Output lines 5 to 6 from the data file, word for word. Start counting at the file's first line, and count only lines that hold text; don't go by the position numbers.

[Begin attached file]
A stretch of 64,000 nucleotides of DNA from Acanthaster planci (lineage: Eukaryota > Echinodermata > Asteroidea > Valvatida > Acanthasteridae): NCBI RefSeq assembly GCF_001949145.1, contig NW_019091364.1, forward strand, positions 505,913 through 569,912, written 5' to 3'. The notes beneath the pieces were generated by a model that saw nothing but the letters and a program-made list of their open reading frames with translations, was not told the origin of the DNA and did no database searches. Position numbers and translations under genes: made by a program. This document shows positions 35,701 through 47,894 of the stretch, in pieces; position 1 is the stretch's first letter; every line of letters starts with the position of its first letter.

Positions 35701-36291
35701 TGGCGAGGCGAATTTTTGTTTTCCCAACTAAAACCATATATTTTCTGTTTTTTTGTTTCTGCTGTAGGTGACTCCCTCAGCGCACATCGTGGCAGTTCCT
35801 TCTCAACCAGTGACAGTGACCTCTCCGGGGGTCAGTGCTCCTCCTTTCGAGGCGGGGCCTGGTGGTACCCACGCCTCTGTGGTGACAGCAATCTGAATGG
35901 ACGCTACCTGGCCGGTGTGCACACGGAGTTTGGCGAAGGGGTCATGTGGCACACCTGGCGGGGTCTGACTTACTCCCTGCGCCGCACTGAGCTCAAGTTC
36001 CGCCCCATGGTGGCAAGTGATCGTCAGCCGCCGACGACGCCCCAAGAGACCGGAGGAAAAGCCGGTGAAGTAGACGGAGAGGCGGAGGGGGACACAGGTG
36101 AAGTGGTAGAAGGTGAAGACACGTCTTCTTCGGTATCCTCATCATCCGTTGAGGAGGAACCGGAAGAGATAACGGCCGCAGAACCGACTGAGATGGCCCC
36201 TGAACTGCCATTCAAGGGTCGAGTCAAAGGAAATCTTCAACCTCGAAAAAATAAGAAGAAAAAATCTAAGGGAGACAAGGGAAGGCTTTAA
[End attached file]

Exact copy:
35901 ACGCTACCTGGCCGGTGTGCACACGGAGTTTGGCGAAGGGGTCATGTGGCACACCTGGCGGGGTCTGACTTACTCCCTGCGCCGCACTGAGCTCAAGTTC
36001 CGCCCCATGGTGGCAAGTGATCGTCAGCCGCCGACGACGCCCCAAGAGACCGGAGGAAAAGCCGGTGAAGTAGACGGAGAGGCGGAGGGGGACACAGGTG